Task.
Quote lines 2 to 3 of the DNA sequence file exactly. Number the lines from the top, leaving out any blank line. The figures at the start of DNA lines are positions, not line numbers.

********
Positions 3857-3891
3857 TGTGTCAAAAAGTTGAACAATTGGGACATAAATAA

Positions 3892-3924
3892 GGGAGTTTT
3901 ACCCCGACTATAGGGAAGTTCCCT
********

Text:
3857 TGTGTCAAAAAGTTGAACAATTGGGACATAAATAA

Positions 3892-3924